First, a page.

Thursday, 5 June 2008

Human Fertilisation & Embryology: IVF - rights and responsibilities.

The Government has just published a White Paper 'Recording Responsibility'. It can be downloaded here. As part of an upcoming Welfare Reform Bill, it is intended to impose a requirement on a mother when registering the birth of a child to name the father, unless it is 'impossible, impractical or unreasonable' for her to do so; should the mother consider her circumstances falls into one of those categories, she will have to persuade the Registrar that they do. The new arrangement is called 'joint registration' and is intended

to promote child welfare and parental responsibility.

It has a lot to say about fatherhood. Before one even gets into the paper itself, the Ministerial foreword tells us that

The role of both father and mother is important to a child’s development.

and goes on to say that

Fathers’ involvement in their child’s life can lead to positive educational achievement, a good, open and trusting parent-child relationship during the teenage years and reduce the risk of mental health issues for children in separated families. Engaging fathers around the time of their child's birth, including through being registered as father, is important in establishing that close involvement.

These fine words, with which I entirely agree, are purportedly written by the Rt Hon James Purnell (Secretary of State for Work and Pensions) and the Rt Hon Ed Balls (Secretary of State for Children, Schools and Families).

The paper itself says

At the heart of our reforms is a desire to promote child welfare and the right of every child to know who his or her parents are. In most cases, a child's right to be acknowledged and cared for by his or her father should not be dependent on the relationship between the parents.

At this point I suspect that I'm not alone in wondering whether the Rt Hons Purnell and Balls voted against the proposals related to the registration of children to same-sex 'parents'. But of course they didn't, and the paper itself has a sting in its tale. It doesn't

cover... the changes proposed in the Human Fertilisation and Embryology Bill to allow a same-sex couple to be recorded as parents at birth.

Let's forget fathers for a moment, and suggest that the Government should consider 'recording' its own 'responsibility'. Our Government is a signatory to the UN Convention on the Rights of the Child, which states that

children, whenever possible, have the right to know their parentage.

Now I don't think that when this convention was drawn up, what was meant by 'parentage' was the names and addresses of the people who were bringing a child up. What it meant was the two people who had each contributed half of a child's genes, the child's mother and father. Nature's inconvenient like that, continuing to insist that children get one of each, despite the best efforts of our scientists and politicians. And it has been very well established through the latter half of the twentieth century that children have a very strong need to find out about, and more often than not to find, their biological parents. Despite all that, the Government has now done something that it never countenanced with adoption; allowing the birth certificate to be no more than a lie, that records either, or maybe neither, of a child's parents without regard to nature or fact. Adoption has taught us more than that children need to know the facts of their biological parentage; Dr Barnardo's would not be alone in recognising the long term grief and anger that results from the telling of lies, and particularly those that have legal sanction.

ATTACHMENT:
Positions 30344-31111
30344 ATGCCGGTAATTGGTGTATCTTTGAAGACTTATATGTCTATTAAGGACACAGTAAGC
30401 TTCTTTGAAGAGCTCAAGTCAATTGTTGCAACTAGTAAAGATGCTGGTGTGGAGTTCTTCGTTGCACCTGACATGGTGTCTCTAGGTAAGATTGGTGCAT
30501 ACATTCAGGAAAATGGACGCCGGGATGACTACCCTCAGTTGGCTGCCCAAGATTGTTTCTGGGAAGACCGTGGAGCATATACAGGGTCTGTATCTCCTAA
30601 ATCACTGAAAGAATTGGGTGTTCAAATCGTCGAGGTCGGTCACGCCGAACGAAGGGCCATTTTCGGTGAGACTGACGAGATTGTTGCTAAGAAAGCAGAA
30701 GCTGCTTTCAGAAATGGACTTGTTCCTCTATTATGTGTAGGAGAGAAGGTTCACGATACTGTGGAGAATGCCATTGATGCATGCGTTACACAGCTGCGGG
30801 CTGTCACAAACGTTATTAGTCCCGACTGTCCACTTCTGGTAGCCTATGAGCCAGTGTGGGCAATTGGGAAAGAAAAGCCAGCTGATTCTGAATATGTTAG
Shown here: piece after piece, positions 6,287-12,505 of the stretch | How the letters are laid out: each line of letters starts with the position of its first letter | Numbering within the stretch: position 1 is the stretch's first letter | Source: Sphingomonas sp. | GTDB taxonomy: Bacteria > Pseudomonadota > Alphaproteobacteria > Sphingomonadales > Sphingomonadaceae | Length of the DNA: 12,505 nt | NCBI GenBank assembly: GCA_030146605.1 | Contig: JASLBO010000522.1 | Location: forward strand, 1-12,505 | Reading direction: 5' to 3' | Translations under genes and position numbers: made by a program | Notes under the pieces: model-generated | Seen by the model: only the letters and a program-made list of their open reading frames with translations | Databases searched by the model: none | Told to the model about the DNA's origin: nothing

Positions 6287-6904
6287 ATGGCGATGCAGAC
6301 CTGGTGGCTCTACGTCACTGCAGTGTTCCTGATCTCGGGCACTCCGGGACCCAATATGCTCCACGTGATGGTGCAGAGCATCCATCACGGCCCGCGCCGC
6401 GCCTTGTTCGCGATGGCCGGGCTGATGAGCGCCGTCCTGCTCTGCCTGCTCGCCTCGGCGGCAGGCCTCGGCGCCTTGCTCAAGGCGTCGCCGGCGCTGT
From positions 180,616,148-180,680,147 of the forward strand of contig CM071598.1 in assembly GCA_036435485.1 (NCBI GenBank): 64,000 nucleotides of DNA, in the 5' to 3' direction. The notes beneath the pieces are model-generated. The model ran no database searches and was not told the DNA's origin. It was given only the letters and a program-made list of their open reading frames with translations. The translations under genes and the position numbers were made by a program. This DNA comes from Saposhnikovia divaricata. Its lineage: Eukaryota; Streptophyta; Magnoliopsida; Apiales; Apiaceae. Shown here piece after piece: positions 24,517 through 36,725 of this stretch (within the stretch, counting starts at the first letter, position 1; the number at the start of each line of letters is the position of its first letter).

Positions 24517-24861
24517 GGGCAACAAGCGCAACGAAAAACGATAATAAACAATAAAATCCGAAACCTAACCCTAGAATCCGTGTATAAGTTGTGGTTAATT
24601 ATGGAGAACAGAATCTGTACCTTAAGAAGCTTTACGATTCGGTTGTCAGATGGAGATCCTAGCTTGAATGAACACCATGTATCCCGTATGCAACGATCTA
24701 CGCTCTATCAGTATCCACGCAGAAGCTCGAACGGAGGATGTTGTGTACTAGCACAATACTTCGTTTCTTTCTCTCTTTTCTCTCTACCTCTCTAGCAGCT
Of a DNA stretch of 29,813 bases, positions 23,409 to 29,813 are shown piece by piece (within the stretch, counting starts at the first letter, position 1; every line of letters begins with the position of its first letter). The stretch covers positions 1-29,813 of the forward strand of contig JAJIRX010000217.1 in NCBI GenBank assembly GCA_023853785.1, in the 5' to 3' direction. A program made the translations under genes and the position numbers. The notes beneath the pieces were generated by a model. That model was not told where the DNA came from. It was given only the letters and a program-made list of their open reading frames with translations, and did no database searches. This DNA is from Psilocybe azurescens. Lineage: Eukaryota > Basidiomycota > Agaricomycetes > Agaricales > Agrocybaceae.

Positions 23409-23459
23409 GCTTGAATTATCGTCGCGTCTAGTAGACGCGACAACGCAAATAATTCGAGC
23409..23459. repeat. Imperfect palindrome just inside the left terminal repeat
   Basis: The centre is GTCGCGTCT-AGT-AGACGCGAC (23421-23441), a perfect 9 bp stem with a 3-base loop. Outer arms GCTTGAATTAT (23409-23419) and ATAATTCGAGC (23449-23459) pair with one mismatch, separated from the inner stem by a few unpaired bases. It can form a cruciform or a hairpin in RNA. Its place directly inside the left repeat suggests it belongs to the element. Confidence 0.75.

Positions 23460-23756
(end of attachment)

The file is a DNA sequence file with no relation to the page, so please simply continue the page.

I wouldn't dispute that same-sex couples are entirely capable of providing 'supportive parenting', and many already do, but that doesn't alter the unavoidable fact that at least one of them won't be the parent of the child. In that context, I find it impossible to consider IVF morally acceptable unless the couple concerned are the biological as well as the supportive parents; beyond that denies a child its most basic rights.

In the end, it's the same as the abortion debate. There's far too much talk of rights, far too little about responsibilities. The rights being talked up here are once again those of selfish uncaring adults (and are not really 'rights' at all); never are they those of the rights of the child. As for responsibilities, none of the supporters of the recent changes in the law seem to have regard for those whatever.

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